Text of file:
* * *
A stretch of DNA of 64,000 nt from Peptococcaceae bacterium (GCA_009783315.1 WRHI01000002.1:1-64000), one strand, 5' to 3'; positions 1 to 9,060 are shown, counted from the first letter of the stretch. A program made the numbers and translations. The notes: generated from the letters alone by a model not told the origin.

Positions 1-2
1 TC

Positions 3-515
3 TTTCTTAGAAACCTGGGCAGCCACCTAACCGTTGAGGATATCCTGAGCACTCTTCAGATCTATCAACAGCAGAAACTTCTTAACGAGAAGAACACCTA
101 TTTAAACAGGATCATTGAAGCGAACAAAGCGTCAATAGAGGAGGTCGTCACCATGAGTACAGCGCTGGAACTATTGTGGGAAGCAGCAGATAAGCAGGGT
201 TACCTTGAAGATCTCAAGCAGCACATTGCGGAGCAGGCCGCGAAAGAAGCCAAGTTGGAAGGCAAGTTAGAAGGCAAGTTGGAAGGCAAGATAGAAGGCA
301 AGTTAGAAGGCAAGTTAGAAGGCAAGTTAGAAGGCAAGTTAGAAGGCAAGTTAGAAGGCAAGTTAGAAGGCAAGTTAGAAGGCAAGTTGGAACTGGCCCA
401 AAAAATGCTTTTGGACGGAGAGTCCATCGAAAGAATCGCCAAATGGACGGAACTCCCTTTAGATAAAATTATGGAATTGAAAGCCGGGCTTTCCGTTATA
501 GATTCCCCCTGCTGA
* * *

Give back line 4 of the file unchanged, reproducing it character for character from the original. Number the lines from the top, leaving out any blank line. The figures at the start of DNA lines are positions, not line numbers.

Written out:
Positions 3-515